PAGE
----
Sultan v Zhu 2020 NY Slip Op 01285 Decided on February 25, 2020
Appellate Division, First Department is the story of a group of people living in a small condominium building.  Some were celebrities, some not.  Money disputes raged for years and years.  Finally, they dissolved into legal malpractice disputes.

“Defendants were retained by plaintiff in July of 2013 to represent him in an underlying action involving a dispute over allocation of repairs of condominium common areas in a townhouse. On appeal, plaintiff argues primarily that defendants negligently represented him because they failed to succeed in relieving him of a judgment in the amount of over $538,000 that had been entered against him in December 2012, notwithstanding an earlier judgment, entered in February 2003, following arbitration, which capped his liability at $127,660. Plaintiff alleges that defendants failed to even bring the fact of the inconsistent judgments to the court’s attention.

Plaintiff’s allegations in this vein do not amount to actionable malpractice (see Nomura Asset Capital Corp. v Cadwalader, Wickersham & Taft LLP, 26 NY3d 40, 50 [2015]). The record makes clear that the judge who directed entry of both judgments was fully aware of the terms of the earlier judgment, but the circumstances had changed in the intervening ten years due to Dr. Sultan’s own delays and the added costs that his obstruction had caused. As such, the second judgment superseded the first, and the two were not inconsistent.

The IAS court also correctly determined that the remainder of the allegations underlying plaintiff’s malpractice claims were barred by the doctrines of res judicata and collateral estoppel pursuant to CPLR 3211(a)(5) (see e.g. Karakash v Trakas, 163 AD3d 788 [2d Dept 2018]; Vera v Low Income Mktg. Corp., 145 AD3d 509, 510 [1st Dept 2016]). Many of the issues raised in the complaint have already been fully vetted and decided against Dr. Sultan despite his being precluded from relitigating those issues on appeal (id.).”

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Andrew Lavoott Bluestone

Andrew Lavoott Bluestone has been an attorney for 40 years, with a career that spans criminal prosecution, civil litigation and appellate litigation. Mr. Bluestone became an Assistant District Attorney in Kings County in 1978, entered private practice in 1984 and in 1989 opened…

Andrew Lavoott Bluestone has been an attorney for 40 years, with a career that spans criminal prosecution, civil litigation and appellate litigation. Mr. Bluestone became an Assistant District Attorney in Kings County in 1978, entered private practice in 1984 and in 1989 opened his private law office and took his first legal malpractice case.

Since 1989, Bluestone has become a leader in the New York Plaintiff’s Legal Malpractice bar, handling a wide array of plaintiff’s legal malpractice cases arising from catastrophic personal injury, contracts, patents, commercial litigation, securities, matrimonial and custody issues, medical malpractice, insurance, product liability, real estate, landlord-tenant, foreclosures and has defended attorneys in a limited number of legal malpractice cases.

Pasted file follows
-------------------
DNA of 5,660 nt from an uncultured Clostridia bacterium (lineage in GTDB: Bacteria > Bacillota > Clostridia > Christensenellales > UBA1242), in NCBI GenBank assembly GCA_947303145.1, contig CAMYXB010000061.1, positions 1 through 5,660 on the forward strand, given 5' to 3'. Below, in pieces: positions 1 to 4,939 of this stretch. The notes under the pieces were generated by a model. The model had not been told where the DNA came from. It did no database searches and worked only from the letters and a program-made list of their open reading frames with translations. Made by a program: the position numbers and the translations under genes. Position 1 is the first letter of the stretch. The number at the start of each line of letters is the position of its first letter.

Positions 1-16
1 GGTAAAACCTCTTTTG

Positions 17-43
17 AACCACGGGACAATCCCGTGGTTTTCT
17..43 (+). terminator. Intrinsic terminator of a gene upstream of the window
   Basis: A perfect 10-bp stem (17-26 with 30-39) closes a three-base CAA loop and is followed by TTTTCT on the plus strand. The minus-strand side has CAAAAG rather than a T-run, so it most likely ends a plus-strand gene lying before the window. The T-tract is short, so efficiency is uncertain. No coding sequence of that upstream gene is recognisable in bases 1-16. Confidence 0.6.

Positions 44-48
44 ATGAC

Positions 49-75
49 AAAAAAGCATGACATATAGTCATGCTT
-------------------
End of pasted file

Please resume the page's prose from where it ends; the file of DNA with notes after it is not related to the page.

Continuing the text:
Bluestone also took an academic role in field, publishing the New York Attorney Malpractice Report from 2002-2004.  He started the “New York Attorney Malpractice Blog” in 2004, where he has published more than 4500 entries.

Mr. Bluestone has written 38 scholarly peer-reviewed articles concerning legal malpractice, many in the Outside Counsel column of the New York Law Journal. He has appeared as an Expert witness in multiple legal malpractice litigations.

Mr. Bluestone is an adjunct professor of law at St. John’s University College of Law, teaching Legal Malpractice.  Mr. Bluestone has argued legal malpractice cases in the Second Circuit, in the New York State Court of Appeals, each of the four New York Appellate Divisions, in all four of  the U.S. District Courts of New York and in Supreme Courts all over the state.  He has also been admitted pro haec vice in the states of Connecticut, New Jersey and Florida and was formally admitted to the US District Court of Connecticut and to its Bankruptcy Court all for legal malpractice matters. He has been retained by U.S. Trustees in legal malpractice cases from Bankruptcy Courts, and has represented municipalities, insurance companies, hedge funds, communications companies and international manufacturing firms. Mr. Bluestone regularly lectures in CLEs on legal malpractice.

Based upon his professional experience Bluestone was named a Diplomate and was Board Certified by the American Board of Professional Liability Attorneys in 2008 in Legal Malpractice. He remains Board Certified.  He was admitted to The Best Lawyers in America from 2012-2019.  He has been featured in Who’s Who in Law since 1993.

In the last years, Mr. Bluestone has been featured for two particularly noteworthy legal malpractice cases.  The first was a settlement of an $11.9 million dollar default legal malpractice case of Yeo v. Kasowitz, Benson, Torres & Friedman which was reported in the NYLJ on August 15, 2016. Most recently, Mr. Bluestone obtained a rare plaintiff’s verdict in a legal malpractice case on behalf of the City of White Plains v. Joseph Maria, reported in the NYLJ on February 14, 2017. It was the sole legal malpractice jury verdict in the State of New York for 2017.

Bluestone has been at the forefront of the development of legal malpractice principles and has contributed case law decisions, writing and lecturing which have been recognized by his peers.  He is regularly mentioned in academic writing, and his past cases are often cited in current legal malpractice decisions. He is recognized for his ample writings on Judiciary Law § 487, a 850 year old statute deriving from England which relates to attorney deceit.